"In California, as across the nation, African Americans, Native Americans and Latinos are much less likely to complete a BA degree than either white or Asian students. In 2015, more than 58% of Asians and almost 45% of non-Hispanic whites in California had at least a Bachelor's Degree. For Latinos, this percentage was barely 13% and for African Americans, 27% (U.S. Census, 2015). Clearly, this creates an untenable situation for the economy of a state in which the majority of its high school graduates are African American and Latino. One prominent reason for this disparity is that California channels most of its postsecondary students of color, and low-income students, into two-year colleges where heretofore they are less likely to acquire a four-year degree. Given this fact, if the state had a goal of increasing the baccalaureate degree production among these groups of students it might make sense to target programs in places that these students have access to and in fields that are likely to attract them, and to consider recruitment procedures that would outreach to these groups. But that is not what California is doing, nor is it what other states we have examined are doing. This appears to be a great missed opportunity to make a dent in the inequitable rates of degree attainment among underrepresented students, and to spur the economy. This report compares the California experience to date with that of other states that are demographically similar to California. It offers a set of recommendations that could help the state achieve both workforce readiness and greater equity of opportunity to complete a baccalaureate degree for underrepresented students."

Meza, A. E., & Bragg, M. (2020). Community college baccalaureate degree completion in Washington. (New Baccalaureate Series, Data Note 4). Seattle, WA: University of Washington, Community College Research Initiatives. Retrieved from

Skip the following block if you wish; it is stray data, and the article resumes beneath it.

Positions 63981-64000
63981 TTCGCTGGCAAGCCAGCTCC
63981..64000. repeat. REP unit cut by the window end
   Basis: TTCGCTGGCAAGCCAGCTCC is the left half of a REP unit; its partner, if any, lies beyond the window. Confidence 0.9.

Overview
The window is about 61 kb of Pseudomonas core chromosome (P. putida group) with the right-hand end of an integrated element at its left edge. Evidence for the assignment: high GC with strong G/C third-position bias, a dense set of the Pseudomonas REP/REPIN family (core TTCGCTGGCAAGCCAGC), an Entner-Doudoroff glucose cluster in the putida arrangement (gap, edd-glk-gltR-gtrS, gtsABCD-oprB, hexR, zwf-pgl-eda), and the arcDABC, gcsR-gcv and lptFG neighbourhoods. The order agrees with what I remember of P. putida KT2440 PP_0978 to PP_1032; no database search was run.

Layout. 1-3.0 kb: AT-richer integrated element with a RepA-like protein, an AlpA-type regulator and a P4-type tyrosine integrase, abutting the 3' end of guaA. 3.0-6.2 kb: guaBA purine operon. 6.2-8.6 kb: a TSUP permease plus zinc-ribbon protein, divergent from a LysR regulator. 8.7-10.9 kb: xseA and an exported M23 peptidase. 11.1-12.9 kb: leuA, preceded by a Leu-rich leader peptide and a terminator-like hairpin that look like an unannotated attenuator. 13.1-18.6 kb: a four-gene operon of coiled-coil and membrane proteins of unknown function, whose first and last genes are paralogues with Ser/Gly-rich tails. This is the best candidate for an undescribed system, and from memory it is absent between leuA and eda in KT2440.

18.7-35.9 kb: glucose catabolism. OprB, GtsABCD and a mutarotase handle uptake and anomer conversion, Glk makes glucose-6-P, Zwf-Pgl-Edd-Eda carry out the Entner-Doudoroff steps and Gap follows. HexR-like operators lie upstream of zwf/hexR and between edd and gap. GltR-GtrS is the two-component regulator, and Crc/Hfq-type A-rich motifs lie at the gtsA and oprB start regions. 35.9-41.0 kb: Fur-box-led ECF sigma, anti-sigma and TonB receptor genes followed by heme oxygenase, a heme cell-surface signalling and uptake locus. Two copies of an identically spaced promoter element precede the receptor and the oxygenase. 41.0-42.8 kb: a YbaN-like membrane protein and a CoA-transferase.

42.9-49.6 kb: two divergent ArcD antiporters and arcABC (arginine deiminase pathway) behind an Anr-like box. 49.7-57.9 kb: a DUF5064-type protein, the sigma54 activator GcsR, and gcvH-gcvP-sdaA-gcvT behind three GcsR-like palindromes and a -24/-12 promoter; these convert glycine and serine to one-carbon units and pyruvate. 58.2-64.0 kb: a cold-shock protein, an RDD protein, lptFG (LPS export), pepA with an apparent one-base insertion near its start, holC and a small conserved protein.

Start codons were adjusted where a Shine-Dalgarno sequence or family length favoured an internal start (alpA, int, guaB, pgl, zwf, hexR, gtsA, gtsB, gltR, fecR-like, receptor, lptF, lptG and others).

From the Abstract:
"Complimenting an earlier data note on enrollment by Meza (2019), results of this data note examine the completion rates of students in Community College Baccalaureate (CCB) programs in Washington state by program area and student demographics. We find CCB degree completion rates are rising and now approach the baccalaureate completion rates for students transferring from a community college to a public four-year university in Washington state. This is notable as the CCB student population includes students who are older and more likely to be underserved by higher education than the transfer student group. Our results also show CCB degree completion rates vary by program area and student demographics, with completion rates for Latinx students of 66 percent and rivaling the completion rates of White and Asian students in the Business program area. However, equity gaps exist in degree completion in other CCB program areas that need to be addressed."

Park, T. J., Tandberg, D. A., Shim, H. K., Hu, S., & Herrington, C. D. (2018). Community college teacher education baccalaureate programs: Early evidence yields mixed results. Educational Policy, 32(7), 1018-1040.

From the Abstract:
"Faced with declining numbers of students in teacher education programs, policymakers in many states are considering new actions that might increase teacher supply. One approach that has gained increasing popularity is community colleges beginning to offer 4-year degrees in teacher education. This study explores state adoption of these programs and its effect on the number and diversity of students earning bachelor's degrees in teacher education. Overall, we find no effect of these programs; however, in the limited case of a state with widespread use of community college baccalaureate (CCB) teacher education programs we find that degree production increased, yet the diversity of the graduates declined."

Shah, V. J. (2010). An exploratory study of community college teacher education baccalaureate alumni experiences (Doctoral dissertation Teachers College, Columbia University, 2010). Retrieved from

From the Abstract: